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New beach cleaning operations procedures issued by the ERA

New procedures were issued by the Environment and Resources Authority, to minimise unduly impact to the ecology of environmentally-sensitive beaches

amy_micallef_decesare
Amy Micallef Decesare
18 October 2017, 2:25pm
(Photo: the Environment and Resources Authority)
(Photo: the Environment and Resources Authority)
New beach cleaning operating procedures have been issued by the Environment and Resources Authority (ERA), for environmentally sensitive beaches.

Such procedures were launched to guide site managers and beach cleaners on a number of operations, so that they do not “unduly impact the ecology of the beach”.

These procedures, they said, will facilitate the environmental permitting procedure, which is already in place.

The document covered several issues, including ecological, operational and waste management considerations and was designed to capture requirements, related to both nature and waste, in one single section, to facilitate the process for applicants.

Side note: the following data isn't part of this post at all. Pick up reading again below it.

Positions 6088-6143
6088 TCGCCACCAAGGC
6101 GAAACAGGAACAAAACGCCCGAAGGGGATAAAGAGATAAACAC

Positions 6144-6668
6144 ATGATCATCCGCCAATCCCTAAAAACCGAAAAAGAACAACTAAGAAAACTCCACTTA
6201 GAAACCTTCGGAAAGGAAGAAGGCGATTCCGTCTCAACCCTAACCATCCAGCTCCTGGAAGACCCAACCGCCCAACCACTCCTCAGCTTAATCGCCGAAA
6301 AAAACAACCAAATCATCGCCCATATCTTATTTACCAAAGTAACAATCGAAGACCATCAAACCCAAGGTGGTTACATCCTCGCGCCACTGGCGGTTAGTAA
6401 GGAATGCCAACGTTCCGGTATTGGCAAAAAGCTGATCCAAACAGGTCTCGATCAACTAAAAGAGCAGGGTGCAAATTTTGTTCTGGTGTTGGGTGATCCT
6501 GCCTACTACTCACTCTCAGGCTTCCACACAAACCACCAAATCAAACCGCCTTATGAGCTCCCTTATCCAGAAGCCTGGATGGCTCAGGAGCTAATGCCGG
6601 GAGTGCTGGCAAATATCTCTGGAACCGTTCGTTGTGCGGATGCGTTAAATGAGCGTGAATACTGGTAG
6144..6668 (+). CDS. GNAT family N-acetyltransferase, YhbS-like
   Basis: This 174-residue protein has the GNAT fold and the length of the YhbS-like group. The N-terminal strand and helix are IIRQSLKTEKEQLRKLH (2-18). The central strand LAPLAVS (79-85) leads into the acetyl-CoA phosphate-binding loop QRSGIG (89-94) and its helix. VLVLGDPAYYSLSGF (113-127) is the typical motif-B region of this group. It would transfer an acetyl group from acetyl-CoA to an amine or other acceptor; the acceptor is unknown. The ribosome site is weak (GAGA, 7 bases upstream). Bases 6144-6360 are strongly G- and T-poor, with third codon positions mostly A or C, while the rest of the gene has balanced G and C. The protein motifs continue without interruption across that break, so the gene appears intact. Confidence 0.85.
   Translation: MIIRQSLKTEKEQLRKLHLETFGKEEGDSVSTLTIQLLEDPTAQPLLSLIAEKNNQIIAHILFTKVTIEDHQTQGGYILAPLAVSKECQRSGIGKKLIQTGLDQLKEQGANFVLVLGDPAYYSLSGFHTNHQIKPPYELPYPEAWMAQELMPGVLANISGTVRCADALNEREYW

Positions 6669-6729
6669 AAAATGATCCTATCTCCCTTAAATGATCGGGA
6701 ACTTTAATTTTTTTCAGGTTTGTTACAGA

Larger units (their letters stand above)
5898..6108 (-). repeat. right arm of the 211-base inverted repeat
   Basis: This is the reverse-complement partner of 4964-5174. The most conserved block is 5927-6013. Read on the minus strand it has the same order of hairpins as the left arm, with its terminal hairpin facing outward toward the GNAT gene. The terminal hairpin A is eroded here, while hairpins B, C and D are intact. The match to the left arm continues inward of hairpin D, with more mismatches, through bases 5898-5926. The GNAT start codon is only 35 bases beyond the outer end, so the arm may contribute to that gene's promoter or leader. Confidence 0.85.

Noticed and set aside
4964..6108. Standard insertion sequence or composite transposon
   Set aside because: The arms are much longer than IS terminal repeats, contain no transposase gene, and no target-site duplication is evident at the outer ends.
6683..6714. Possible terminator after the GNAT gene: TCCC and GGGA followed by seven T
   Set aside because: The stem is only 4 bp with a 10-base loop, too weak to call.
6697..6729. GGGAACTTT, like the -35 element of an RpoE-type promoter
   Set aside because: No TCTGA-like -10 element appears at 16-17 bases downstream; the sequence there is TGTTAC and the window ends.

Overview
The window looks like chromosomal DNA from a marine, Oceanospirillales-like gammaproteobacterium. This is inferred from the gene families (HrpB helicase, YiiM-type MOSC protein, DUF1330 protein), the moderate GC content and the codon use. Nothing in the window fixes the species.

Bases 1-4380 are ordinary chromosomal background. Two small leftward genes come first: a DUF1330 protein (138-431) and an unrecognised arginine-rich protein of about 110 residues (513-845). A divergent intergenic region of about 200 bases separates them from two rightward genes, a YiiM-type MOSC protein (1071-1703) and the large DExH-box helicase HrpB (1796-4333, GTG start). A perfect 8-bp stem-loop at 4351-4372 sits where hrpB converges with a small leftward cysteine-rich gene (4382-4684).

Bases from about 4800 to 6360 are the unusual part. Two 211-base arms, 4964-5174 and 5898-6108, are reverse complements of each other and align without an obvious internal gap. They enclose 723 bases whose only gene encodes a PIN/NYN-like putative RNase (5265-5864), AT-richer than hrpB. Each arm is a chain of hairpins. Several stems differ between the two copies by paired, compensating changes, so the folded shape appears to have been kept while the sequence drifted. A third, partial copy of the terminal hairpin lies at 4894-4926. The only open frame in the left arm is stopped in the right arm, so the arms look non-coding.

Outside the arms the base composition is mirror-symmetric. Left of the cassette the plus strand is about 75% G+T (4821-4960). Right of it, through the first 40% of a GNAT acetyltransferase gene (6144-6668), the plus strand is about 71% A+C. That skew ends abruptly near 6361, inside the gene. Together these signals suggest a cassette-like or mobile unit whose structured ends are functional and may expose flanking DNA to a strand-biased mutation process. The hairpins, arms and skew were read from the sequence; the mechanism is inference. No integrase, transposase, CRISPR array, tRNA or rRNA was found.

The document aimed to “attain as near a balance as possible between keeping beaches clean for the enjoyment of the general public and protecting the ecology of these environmentally sensitive beaches”, said the ERA.

The company went on to emphasise how accumulated litter and “human debris” on the shore poses a threat to both humans and animals if left unmanaged and therefore, the cleaning of beaches is an “important tool for visitor management and amenity”.

They added that “insensitive or incautious” cleaning methodologies could be detrimental to the environmental characteristics of the beaches.

The ERA stressed the “major environmental role” played by Posidonia oceanica, a species of sea grass, which provides food and habitat for a variety of species, even when washed ashore.

Posidonia oceanica should therefore, as a rule, be left in place for as long as possible”, they said, “so as to maintain a healthy sand budget”. 

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